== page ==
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Mara Elephant Project
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Protecting elephants to conserve the greater Mara ecosystem

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A mixture of land-use changes resulting from human population growth, deforestation and poaching for elephants’ valuable ivory is causing populations to dwindle. Humans are encroaching upon historic elephant rangelands, and human-elephant conflict is on the rise. That, paired with the demand for ivory, means the illegal killing of elephants is at its highest level since the international ivory trade ban.

Diminishing Space

The MEP Method to protecting elephants in the greater Mara ecosystem includes anti-poaching patrols and rapid response units, elephant collaring, monitoring and research and human-elephant conflict mitigation.


Anti-Poaching Patrols & Rapid Response Units
Elephant Collaring, Monitoring and Research
Human-Elephant Conflict Mitigation

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MEP September Report
In September, the Sheldrick Wildlife Trust Mau De-Snaring Unit rangers along with Kenya Wildlife Service (KWS) arrested a bushmeat poacher and confiscated 11 poison arrows in the Mau Forest. They also destroyed six kilns, four sacks of charcoal, one pit saw and removed 61 snares. MEP rangers also confiscated 6,410 cedar posts in Loita and 10 podo posts. In total, the Transmara team destroyed 36 kilns in the Nyakweri Forest and 16 kilns elsewhere along with three sacks of charcoal. Snares re… Continue reading.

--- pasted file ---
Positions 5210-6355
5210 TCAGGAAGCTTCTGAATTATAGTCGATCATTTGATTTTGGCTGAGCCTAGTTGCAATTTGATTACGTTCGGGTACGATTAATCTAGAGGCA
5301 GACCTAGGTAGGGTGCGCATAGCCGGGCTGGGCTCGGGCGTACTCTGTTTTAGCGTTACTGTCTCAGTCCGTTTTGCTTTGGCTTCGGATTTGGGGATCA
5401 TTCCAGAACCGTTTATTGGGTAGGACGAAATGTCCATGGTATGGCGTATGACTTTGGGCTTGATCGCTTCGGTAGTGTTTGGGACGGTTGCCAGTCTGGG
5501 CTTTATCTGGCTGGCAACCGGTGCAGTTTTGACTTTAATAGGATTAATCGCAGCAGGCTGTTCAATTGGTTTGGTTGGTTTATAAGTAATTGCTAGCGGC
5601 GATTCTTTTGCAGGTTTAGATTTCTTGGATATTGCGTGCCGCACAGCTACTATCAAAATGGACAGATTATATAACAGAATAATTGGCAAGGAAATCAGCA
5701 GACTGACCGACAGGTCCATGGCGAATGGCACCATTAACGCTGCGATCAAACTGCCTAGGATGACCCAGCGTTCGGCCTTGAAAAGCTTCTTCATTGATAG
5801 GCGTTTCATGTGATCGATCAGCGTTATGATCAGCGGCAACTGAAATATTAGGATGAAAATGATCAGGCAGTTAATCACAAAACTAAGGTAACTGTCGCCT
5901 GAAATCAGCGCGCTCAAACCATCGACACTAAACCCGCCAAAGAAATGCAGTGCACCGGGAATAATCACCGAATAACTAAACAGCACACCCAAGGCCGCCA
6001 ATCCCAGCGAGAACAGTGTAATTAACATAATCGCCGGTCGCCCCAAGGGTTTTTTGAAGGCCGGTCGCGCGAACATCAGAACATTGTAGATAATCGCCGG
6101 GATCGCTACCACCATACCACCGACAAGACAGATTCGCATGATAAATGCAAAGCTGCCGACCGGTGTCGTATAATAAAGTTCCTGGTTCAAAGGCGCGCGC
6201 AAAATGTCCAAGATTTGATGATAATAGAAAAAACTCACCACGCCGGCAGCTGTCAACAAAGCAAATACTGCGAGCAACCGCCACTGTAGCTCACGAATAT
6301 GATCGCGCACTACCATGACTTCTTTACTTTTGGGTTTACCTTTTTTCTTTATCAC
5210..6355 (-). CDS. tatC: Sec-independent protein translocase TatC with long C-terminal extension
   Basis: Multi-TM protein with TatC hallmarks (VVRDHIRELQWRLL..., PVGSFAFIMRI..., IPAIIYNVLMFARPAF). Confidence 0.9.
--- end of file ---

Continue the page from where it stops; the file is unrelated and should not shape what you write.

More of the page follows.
Pardamat De-Fencing by Wilson Sairowua
Over 1,000 acres of fenced land in Narok County will be opened up to wildlife thanks to the hard work of the Maasai Mara Wildlife Conservancies Association (MMWCA). MMWCA reports that 15 landowners residing near Pardamat Conservancy entered into an agreement with MMWCA to take down their fences and allow the 15 parcels of land to be opened to wildlife. This agreement between landowners and MMWCA to open up this area to wildlife will hopefully set an example for others to do the same. Members… Continue reading.
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